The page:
Agencies Need to Add Skills to Focus on Business Impact

Clients should be angry that the advertising business accepts stories like this one about Old Spice at face value. And they should demand that agencies take substantive action to merge their planning with business realities.

Merely discussing obscure (and highly clever) brand theories is not the same as discussing a business result. Business results must be closely tied to market share or the P&L. Based on our success at Atomic Direct, I’d start with four key changes.

1. Agencies need to choose to care about business results. Agency culture honors awards and new business wins far above client business results. So hiring new skills won’t make a difference unless the culture changes with a long-term effort that focuses every agency activity with expectations for client business results.

2. Agencies need to hire new skill sets – people with the ability to plan and analyze business results from advertising. These people are most needed in strategy, planning & client services. Then they are needed to influence every part of agency work. After all, great creatives aren’t often good at business. And that’s okay when, as we’ve done at my agency, they work closely with people who are skilled at leveraging advertising creativity for business impact.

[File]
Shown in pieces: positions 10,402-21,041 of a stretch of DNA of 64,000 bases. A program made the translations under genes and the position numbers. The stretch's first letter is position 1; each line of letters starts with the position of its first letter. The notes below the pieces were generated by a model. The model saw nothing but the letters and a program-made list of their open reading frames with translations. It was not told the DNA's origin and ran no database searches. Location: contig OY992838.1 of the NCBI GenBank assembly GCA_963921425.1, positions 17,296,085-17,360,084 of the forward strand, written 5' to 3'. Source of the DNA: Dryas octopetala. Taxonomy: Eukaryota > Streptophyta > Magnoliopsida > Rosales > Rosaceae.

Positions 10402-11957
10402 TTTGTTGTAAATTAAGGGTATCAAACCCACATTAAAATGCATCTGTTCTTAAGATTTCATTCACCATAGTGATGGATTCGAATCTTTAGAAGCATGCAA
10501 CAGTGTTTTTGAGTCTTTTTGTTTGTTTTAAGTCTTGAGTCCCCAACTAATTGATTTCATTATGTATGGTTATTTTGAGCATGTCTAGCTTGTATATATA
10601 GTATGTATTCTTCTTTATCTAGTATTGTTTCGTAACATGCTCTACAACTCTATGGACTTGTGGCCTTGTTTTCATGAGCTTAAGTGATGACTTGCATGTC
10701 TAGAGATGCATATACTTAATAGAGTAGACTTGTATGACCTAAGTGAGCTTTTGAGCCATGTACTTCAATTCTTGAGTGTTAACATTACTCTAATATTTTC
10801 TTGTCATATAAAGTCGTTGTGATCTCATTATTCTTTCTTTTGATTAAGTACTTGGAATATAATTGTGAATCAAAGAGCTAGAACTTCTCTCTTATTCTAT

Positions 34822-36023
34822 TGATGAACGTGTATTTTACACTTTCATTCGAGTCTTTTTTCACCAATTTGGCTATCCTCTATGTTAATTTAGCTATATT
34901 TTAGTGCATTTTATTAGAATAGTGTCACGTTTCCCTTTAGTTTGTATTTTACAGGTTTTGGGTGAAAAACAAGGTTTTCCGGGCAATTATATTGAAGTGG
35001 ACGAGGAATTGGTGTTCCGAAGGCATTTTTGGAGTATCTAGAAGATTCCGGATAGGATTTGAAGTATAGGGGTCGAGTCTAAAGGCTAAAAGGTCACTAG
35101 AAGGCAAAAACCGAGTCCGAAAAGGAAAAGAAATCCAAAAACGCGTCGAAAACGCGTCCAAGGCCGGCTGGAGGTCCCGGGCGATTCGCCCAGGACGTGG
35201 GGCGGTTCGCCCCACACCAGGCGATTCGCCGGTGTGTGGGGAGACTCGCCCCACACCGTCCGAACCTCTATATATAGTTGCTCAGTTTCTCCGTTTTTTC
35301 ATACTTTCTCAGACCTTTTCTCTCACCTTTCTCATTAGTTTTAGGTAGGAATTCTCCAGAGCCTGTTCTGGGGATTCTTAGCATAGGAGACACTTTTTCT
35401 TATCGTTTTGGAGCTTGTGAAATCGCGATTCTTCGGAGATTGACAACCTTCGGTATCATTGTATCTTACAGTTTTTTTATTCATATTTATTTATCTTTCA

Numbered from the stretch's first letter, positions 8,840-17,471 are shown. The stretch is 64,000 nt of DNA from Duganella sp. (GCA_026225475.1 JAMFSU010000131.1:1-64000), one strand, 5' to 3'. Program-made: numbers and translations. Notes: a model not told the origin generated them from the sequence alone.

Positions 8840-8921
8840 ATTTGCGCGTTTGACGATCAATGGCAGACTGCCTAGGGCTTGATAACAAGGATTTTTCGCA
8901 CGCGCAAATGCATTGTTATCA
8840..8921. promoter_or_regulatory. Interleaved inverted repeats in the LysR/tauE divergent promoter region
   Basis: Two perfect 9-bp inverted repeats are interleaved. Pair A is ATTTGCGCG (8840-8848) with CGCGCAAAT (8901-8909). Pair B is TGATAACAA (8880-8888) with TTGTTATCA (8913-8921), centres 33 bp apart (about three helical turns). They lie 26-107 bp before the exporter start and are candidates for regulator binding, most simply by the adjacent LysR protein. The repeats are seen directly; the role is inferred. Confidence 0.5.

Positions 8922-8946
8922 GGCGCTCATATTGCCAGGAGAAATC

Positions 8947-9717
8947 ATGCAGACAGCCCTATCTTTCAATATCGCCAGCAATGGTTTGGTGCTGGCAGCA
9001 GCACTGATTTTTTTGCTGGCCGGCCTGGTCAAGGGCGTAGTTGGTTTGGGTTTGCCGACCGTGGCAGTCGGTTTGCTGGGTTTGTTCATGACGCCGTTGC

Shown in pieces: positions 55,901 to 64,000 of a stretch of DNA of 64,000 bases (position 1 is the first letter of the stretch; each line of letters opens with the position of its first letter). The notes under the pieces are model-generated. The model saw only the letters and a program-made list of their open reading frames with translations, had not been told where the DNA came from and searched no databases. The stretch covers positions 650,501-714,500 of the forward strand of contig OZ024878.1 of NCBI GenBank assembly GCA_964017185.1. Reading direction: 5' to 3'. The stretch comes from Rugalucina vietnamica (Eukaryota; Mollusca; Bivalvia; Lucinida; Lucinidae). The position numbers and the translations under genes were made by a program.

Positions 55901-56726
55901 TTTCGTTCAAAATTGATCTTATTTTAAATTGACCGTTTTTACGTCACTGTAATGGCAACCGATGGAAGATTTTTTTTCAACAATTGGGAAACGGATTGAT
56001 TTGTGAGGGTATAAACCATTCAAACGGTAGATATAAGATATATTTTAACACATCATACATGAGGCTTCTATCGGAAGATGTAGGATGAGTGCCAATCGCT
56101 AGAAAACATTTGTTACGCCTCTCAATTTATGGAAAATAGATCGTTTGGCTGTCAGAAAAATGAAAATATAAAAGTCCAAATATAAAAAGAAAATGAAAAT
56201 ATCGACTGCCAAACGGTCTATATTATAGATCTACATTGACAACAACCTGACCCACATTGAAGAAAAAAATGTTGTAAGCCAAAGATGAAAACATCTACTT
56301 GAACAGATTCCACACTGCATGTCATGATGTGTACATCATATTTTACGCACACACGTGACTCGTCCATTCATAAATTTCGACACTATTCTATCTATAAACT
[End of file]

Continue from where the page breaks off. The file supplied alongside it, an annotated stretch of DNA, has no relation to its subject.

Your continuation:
3. Agencies need to stop using “long term brand impact” as the catch-all excuse to justify ineffective campaigns. I expect that next week we’ll hear that Old Spice’s intense social media interest will deliver improved brand value over 1 to 3 years. It might. But clients shouldn’t trust this logic at face value. Future payout is a business result and that means there should be ways to reasonably estimate the size of that impact.

4. Agencies need to develop a robust language for different types of business impact. Advertising isn’t a one note theme where immediate cash register sales are only possible business result. But today even the best textbooks lack the sophistication to help avid students define business goals and measure results.